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If your business is an agency that deals with personal information (such as email addresses or phone numbers), then you need to take reasonable steps to protect that information. This applies to your customers’ personal information, as well as your employees’. Otherwise, if there is a privacy breach due to your negligence, this may result in severe legal penalties. Therefore, it is essential to strengthen your business’ security, especially if you operate online. This article will explain your legal obligations regarding the protection of personal information and provide some tips for doing this efficiently.

Holding Personal Information at Your Business

Personal information (also known as personally identifiable information) is information about an identifiable individual. In effect, it means you can use some aspect of the information to identify a living person.

When your business holds this kind of information, the law requires that you maintain certain practices to ensure it is secure and accurate. Ultimately, these protections mean your customers can expect your business to:

  • be transparent about what you use personal information for;
  • protect and keep your databases of personal information secure;
  • allow access to their personal information in most circumstances;
  • keep information correct and up to date;
  • share information only when you are authorised to;
  • hold personal information only for as long as it is necessary; and
  • dispose of personal information when appropriate.

For example, if you share customers’ personal information with social media sites for advertising purposes, you should:

  • tell customers you are doing so;
  • share that information over a secure connection;
  • encrypt any datasets of personal information; and
  • de-identify information where possible.

Privacy Breach Prevention

The most significant risk to the personal information your business stores are privacy breaches. These occur when:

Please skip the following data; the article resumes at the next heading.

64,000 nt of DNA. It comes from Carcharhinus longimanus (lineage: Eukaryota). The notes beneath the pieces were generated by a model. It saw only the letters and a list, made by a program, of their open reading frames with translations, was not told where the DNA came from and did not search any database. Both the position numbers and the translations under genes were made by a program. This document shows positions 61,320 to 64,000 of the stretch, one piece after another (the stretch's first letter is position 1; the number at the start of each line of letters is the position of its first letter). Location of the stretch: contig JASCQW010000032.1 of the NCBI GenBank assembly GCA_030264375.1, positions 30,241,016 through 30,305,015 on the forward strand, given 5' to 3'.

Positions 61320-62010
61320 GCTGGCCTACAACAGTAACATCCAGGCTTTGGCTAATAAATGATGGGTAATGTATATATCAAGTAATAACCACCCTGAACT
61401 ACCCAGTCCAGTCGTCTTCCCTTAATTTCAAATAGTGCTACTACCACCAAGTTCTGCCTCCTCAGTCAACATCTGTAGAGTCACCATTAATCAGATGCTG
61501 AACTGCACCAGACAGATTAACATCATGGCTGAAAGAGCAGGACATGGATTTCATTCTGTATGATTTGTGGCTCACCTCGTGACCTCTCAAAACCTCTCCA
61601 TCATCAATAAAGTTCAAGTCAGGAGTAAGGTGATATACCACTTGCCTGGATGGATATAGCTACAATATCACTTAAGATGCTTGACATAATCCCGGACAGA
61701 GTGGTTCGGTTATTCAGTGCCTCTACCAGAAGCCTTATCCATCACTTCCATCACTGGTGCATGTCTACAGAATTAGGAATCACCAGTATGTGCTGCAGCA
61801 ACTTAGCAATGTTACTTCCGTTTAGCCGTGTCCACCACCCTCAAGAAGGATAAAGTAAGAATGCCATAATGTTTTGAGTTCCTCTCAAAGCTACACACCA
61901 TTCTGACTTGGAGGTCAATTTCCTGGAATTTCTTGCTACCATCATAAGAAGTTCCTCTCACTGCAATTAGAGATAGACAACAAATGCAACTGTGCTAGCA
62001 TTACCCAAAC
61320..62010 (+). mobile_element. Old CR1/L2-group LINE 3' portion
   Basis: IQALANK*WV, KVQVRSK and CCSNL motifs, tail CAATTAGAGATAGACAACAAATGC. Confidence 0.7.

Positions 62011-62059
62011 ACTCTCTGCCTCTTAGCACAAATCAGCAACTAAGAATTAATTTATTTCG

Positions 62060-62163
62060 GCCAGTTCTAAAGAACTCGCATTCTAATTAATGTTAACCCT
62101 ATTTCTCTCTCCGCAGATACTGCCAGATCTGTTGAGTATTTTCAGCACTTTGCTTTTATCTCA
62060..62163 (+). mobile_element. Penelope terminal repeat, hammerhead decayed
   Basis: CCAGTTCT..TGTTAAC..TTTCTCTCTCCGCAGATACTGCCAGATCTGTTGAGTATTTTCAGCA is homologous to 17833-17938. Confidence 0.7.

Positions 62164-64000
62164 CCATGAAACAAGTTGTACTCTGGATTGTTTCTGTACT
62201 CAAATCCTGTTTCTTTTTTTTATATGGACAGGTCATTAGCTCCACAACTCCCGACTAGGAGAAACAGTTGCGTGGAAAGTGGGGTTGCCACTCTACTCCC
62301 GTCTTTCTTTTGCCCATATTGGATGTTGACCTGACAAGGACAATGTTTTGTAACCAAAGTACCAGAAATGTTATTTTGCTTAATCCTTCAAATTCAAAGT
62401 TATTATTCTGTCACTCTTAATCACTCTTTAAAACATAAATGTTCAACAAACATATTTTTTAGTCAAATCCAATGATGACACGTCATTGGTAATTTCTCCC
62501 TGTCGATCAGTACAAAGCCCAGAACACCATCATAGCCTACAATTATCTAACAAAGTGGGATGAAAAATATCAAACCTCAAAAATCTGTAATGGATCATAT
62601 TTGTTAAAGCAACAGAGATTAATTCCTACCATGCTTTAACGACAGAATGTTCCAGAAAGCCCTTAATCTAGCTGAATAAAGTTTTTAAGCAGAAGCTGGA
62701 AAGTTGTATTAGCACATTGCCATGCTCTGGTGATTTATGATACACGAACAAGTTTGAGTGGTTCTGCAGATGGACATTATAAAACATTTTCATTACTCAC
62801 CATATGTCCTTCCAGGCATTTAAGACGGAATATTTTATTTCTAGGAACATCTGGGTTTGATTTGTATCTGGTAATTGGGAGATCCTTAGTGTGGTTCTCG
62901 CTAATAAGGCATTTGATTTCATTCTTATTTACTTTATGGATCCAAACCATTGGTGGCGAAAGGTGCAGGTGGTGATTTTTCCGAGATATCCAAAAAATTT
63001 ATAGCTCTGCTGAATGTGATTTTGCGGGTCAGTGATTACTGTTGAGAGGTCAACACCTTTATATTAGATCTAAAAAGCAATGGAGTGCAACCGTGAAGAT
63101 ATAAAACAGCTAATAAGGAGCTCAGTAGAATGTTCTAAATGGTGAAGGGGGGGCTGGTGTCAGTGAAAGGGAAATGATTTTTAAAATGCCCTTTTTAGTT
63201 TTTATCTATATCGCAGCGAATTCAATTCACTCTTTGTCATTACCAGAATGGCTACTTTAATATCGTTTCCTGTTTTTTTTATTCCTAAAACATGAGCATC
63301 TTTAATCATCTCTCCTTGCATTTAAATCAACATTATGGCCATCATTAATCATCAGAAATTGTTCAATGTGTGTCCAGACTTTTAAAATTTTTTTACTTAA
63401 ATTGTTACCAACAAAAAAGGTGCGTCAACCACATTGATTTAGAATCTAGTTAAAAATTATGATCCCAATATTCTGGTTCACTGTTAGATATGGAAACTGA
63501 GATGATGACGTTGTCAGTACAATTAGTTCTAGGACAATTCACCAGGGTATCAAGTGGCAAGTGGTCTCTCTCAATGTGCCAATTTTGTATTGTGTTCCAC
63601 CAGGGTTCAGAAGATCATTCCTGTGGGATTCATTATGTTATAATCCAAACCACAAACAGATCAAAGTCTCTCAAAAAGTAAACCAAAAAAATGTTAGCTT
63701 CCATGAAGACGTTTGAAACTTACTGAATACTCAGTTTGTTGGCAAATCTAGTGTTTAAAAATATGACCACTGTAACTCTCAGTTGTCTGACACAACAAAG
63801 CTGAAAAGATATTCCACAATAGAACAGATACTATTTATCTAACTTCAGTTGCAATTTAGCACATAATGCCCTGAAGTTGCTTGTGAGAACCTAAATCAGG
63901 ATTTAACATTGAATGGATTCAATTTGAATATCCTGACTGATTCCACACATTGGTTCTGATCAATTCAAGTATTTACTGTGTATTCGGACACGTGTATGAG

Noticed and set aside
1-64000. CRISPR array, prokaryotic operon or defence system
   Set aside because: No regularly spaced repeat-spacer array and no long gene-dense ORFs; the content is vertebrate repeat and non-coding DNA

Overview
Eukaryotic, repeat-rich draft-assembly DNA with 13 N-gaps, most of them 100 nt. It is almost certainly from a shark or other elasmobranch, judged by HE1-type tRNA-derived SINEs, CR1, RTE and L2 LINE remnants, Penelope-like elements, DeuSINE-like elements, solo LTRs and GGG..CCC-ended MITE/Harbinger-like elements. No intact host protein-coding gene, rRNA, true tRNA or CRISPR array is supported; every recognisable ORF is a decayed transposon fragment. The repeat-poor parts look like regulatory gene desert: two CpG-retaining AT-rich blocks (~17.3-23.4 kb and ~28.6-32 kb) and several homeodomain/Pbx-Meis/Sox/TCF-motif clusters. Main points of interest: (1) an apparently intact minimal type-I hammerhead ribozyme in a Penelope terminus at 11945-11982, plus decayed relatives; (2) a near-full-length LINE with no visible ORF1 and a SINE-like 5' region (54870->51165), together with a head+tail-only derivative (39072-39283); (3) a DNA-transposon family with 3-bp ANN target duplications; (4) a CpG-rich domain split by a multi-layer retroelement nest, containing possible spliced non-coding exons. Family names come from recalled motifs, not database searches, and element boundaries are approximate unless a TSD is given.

• someone has accessed your databases without authorisation;
  • an unauthorised person has deleted, used, or disclosed the personal information you hold;
  • something stops you from accessing your databases of personal information, such as a malware attack or stolen key.

If any of these breaches cause serious harm (or are likely to), then the Privacy Commission may serve you with a compliance notice and legal fines may apply.

For example, identity theft would qualify as serious harm.

Therefore you must take preventative measures against privacy or data breaches. Ultimately, you must improve your security and implement an incident response plan for dealing with a privacy breach. Your privacy officer can help implement this process.

Limit the Information You Collect

You can significantly reduce the risk of a privacy breach by reducing the volume of personal information you hold. The less information you store in the cloud or on your physical business premises, the less there is to leak in the event of a privacy or data breach.

Be sure only to collect the information that is necessary for achieving your purpose. If you do not need to identify the information, such as a customer’s name, then remove that to de-identify the dataset.